There are many people in the UK who are very proud to have a quality healthcare system that accessible for all regardless of socio-economic standing. Indeed, this was celebrated during the London Olympics in 2012, when we saw performers give a tribute to our much-loved NHS during the opening ceremony. In fact, Foreign Secretary Boris Johnson even recently declared that the NHS is ‘one of the great unifying institutions of our country’.
Despite this however, it seems that a day never goes by without us hearing a negative news story about the NHS. It could be about the lack of funding or hospital waiting times. We often hear in the media how certain hospitals or entire trusts are failing to meet targets. So just how good is the NHS and indeed is it really the envy of the world?
The cost factor
Let’s first take a look at the cost factor. Value for money is a key factor in determining how good the NHS is. You get what you pay for. However, if you paying very little but getting a lot in return, then your viewpoint automatically shifts to a more positive one.
To put this into context, the Department of Health plans to spend £123.7bn on health in England in 2017/2018. This equates to around £2,200 per head and approximately 18% of total government spending. In fact, if you factor in what is being spent in Scotland, Wales and Northern Ireland, then this figure is even higher. Most of the money (around £50bn) is spent on staffing costs. After all, the NHS employs more than 1.3m people making it the world’s fifth biggest employer. £16.8bn will be spent on drugs and medication. Around £2bn of this is being spent on a selection of ten ‘blockbuster’ drugs used to treat conditions such as arthritis and breast cancer. Overall, around £108bn of the £123.7bn will be spent on the day-to-day running of the NHS with the rest being used for public health initiatives and infrastructure.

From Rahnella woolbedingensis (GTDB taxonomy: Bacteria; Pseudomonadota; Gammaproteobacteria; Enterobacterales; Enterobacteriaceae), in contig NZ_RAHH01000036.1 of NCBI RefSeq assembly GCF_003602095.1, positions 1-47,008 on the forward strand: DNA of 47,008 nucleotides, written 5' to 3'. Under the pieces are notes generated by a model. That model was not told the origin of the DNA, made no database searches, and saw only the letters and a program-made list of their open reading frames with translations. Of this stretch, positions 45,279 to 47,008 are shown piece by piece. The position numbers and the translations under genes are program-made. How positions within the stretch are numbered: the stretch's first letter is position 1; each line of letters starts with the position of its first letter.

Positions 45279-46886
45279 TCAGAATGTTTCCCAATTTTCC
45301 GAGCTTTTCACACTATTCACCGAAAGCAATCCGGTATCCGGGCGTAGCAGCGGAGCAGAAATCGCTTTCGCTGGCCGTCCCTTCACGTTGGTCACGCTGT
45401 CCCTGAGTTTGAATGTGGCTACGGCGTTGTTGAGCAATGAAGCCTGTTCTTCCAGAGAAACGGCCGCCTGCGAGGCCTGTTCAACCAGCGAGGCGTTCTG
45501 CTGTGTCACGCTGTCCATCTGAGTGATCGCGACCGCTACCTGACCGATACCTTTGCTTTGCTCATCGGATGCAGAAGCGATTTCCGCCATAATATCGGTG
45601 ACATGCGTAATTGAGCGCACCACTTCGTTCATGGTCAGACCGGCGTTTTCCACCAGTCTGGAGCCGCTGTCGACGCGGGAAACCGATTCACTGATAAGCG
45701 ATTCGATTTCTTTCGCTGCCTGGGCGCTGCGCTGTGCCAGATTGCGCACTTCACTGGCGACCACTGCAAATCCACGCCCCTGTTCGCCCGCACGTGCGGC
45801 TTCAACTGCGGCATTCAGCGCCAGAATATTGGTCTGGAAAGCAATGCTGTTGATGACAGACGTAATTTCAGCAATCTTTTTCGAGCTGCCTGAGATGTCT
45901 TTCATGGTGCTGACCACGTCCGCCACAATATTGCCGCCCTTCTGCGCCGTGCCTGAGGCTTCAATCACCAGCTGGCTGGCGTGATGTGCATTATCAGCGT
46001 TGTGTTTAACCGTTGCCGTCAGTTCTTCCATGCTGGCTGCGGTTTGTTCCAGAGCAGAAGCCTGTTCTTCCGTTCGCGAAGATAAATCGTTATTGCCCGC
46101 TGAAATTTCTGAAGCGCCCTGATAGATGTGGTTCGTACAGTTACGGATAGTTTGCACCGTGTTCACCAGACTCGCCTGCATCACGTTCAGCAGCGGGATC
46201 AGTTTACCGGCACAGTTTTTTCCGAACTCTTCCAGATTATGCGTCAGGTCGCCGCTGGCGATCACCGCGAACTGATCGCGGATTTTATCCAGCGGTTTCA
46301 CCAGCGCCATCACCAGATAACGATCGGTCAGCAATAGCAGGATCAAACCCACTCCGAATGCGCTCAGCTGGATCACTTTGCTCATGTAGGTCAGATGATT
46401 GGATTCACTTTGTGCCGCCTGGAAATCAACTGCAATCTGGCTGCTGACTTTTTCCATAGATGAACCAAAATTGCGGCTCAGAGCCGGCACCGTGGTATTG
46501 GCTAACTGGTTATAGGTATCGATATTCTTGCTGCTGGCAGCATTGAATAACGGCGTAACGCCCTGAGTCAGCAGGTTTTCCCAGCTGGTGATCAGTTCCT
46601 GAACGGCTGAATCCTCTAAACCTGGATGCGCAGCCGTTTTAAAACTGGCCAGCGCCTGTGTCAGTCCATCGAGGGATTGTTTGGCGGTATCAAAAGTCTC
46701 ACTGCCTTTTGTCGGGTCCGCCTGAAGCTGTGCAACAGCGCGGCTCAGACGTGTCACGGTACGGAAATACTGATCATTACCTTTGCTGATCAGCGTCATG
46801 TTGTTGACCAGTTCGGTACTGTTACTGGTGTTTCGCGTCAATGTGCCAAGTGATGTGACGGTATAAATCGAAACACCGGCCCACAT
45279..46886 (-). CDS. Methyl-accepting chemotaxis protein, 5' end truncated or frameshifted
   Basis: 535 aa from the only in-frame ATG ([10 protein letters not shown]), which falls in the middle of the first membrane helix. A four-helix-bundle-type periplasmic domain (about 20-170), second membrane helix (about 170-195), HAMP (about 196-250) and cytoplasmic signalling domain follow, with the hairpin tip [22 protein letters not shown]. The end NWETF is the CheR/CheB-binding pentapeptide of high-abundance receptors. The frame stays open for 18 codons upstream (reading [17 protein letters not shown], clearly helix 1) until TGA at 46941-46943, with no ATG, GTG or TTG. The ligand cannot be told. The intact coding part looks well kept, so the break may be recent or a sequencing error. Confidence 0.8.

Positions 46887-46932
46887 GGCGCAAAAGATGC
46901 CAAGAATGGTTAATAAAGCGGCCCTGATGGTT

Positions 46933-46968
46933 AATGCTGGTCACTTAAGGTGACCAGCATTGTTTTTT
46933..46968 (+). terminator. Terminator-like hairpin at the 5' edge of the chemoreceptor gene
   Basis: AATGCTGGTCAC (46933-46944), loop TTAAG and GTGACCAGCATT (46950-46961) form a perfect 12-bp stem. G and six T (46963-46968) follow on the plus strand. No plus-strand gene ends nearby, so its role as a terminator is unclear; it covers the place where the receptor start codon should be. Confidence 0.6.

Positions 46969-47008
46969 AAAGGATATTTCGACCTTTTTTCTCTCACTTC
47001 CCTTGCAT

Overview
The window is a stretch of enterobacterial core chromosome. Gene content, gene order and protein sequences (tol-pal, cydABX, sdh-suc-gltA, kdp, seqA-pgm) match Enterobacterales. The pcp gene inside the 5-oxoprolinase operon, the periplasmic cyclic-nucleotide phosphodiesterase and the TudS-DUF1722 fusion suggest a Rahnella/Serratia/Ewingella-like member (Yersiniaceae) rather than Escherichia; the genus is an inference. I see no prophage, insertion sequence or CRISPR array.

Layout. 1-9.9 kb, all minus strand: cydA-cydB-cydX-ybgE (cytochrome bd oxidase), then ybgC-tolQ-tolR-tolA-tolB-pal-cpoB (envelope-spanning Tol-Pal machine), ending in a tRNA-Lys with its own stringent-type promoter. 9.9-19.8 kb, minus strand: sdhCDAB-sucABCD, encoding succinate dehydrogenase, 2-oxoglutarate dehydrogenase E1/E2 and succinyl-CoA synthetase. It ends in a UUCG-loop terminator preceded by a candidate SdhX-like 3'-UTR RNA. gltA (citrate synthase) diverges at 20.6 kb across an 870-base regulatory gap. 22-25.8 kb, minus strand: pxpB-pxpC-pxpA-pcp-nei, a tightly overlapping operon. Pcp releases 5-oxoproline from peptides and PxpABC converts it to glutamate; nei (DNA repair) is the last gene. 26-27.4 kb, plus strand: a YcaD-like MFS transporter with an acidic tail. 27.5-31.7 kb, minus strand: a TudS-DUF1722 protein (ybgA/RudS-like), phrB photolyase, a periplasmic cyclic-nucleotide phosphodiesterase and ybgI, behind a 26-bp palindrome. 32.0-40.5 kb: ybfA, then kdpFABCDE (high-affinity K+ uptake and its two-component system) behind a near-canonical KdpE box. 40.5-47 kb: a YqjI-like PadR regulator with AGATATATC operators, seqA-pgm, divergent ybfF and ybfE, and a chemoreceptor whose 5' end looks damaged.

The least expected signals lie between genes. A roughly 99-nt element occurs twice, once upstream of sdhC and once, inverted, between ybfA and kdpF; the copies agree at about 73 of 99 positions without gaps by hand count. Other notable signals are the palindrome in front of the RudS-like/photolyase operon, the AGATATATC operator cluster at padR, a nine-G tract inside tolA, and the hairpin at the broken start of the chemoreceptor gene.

Around a fifth of your taxable personal income is spent on directly funding the NHS.
So is all this money worth it?
That depends. If you are a healthy person who rarely visits a hospital and you are lucky enough not to have any significant ailments later in life, then the answer is ‘no’. You have essentially been funding a healthcare system for others to use. However, if you and your family suffer from many health problems and you find yourself using NHS services at least once a month or more, then the answer would most likely be ‘yes’.
A lot of this also depends on your own personal opinion and viewpoint. You could, for ideological and prestige reasons, believe that the UK should support a system of healthcare which is free for all at point of delivery. However, if you eliminate any leftist and/or patriotic views about the NHS and just merely look at the figures, then it’s quite clear to see that the system is not working.
Determining how good the NHS is not simply a question of whether your political views are left or right leaning. Opinions around the world vary. If you spoke to somebody living in the developing world, where access to healthcare can be non-existent, they would probably tell you that our NHS is a wonderful idea. Even if they don’t appreciate the costs involved, they probably wouldn’t have such high expectations.